We are hanging in. Since work keeps us both very busy - even from home - our week days really are not much different. I have approached this time as a way to take care of myself. I am determined not to gain the quarantine 15. I am eating nearly 100% vegetarian and dairy and gluten free. I have learned that despite long days I can make time for me. My salvation has been fresh air - despite the rain, cold and sometimes snow. I walk nearly every day and am making time for early morning workouts 4 days a week. Two things have been really hard for me - not seeing family (although zoom is great!) and going grocery shopping - which puts my anxiety over the edge. Stay safe!


Yes to all of this ... and to bagels! Marc made some last weekend ... with cream cheese and lox it almost seemed like a normal Easter meal.


Though I say every day that I am lucky to be able to go to work and to have a job but...I can't deny being a little bit jealous of some significant at home time. The weekends are still too short (less social but still short) and Monday is still Monday. I know in my heart more than a week and I'd be getting wiggy but man I'd love to tackle some projects! I'm glad things are settling in a bit for you though. xoxo


My average day hasn't changed much. Our seed business is considered essential...anything to do with agriculture is here in ND. So I am still going to work. We are trying very hard to limit the direct contact with farmers and truckers. Especially the truckers since they often come from other states. Anyway. What has changed the most is that I'm not getting to see the grandkids or babysit. We've seen some of them from a socially distancing distance but no hugs. It is the saddest part of this for me. What surprises me most of everything going on is the inventiveness of everyone. Our 4 year old granddaughter is still getting piano lessons via Facetime and they will do a Zoom recital. Crazy smart idea!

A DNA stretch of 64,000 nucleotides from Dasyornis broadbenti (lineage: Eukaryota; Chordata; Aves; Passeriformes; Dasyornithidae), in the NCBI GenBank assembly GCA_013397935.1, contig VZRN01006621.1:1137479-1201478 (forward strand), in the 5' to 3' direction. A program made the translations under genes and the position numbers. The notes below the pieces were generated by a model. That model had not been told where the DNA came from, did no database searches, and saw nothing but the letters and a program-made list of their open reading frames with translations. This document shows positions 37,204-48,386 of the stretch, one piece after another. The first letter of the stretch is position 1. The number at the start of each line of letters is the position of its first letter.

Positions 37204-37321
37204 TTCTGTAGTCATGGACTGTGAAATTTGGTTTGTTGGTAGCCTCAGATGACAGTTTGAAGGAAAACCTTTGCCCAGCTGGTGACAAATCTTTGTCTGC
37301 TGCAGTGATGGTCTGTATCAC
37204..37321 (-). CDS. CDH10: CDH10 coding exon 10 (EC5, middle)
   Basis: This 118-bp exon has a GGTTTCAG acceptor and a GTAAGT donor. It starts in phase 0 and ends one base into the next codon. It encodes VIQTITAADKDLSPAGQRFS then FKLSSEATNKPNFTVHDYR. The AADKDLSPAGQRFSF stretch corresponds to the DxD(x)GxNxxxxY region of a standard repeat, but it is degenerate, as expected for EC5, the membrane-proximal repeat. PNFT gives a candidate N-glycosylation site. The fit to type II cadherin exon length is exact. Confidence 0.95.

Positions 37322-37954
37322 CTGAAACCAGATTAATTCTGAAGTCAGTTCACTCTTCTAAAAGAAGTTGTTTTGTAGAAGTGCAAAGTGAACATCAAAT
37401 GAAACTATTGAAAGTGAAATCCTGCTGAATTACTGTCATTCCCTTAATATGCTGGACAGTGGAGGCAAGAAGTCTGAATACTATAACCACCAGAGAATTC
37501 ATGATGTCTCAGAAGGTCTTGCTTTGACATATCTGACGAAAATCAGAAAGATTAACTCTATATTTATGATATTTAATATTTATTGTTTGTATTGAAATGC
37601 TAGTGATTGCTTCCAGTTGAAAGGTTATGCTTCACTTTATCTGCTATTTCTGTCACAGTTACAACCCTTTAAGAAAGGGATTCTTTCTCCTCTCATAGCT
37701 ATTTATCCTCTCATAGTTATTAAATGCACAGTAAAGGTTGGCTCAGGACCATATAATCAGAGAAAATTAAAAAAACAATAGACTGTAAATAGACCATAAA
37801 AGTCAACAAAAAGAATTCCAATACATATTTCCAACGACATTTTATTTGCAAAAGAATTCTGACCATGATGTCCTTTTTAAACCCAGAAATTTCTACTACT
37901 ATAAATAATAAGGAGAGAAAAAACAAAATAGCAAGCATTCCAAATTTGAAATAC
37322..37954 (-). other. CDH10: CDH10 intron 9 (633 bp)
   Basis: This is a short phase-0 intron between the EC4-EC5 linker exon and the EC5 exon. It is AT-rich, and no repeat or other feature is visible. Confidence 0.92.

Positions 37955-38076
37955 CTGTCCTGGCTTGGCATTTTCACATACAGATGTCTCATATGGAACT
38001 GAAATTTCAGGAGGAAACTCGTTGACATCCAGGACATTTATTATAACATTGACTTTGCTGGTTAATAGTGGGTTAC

And Tiles. Don't overlook this NYT exercise in sharp eyes.

But yes, it's 3p before I know it. Every. Single. Day.


I'm glad to read that you are doing better Kym. I feel as though I am doing well. As you know, I'm working out every day, walking when I can (work and weather permitting), doing archery when I can, eating healthy and so far I've lost approximately 12 pounds!! I absolutely love working from home. I'm not sure I want to go back to an office, and if I have to, I'm hoping to be able to work from home some (I'm not looking for long weekends...just more days at home). I've always loved Soduko puzzels and crosswords, so I do both of them. I find time to knit (and now crochet!!), and I'm cooking (but that's not new - I always did cook). The one thing that has changed is that I'm not reading much...but thinking of that, my reading mojo had vanished some before the pandemic. I'm not stressed about grocery shopping...I just do it when I need/want to and then wash and wash and wash my hands. I miss seeing Colin & Mailing on a regular basis and being able to hug them. That's the hardest part for me.


I am finding that the days I supposedly have to myself (when I don't need to be parked by the computer) do seem to fly by, but weekdays less so. Still, they seem to move faster than they did when I actually had to go to the office. I wonder if it's because I no longer need to rush to actually get anywhere? We've got a routine now, which is helping, but things are still weird. Like you, I feel a little less like I'm floundering, so I guess the best I can say is that I've gotten used to uncertainty.


I guess I'm adjusting, too. I still feel anxious and unsettled but mostly I'm okay with this new routine. I miss my Jackie most of all, though. I took Dale's car to work today and Jackie's carseat is in the back and my eyes filled up at the thought of not knowing when I will see him sitting back there again.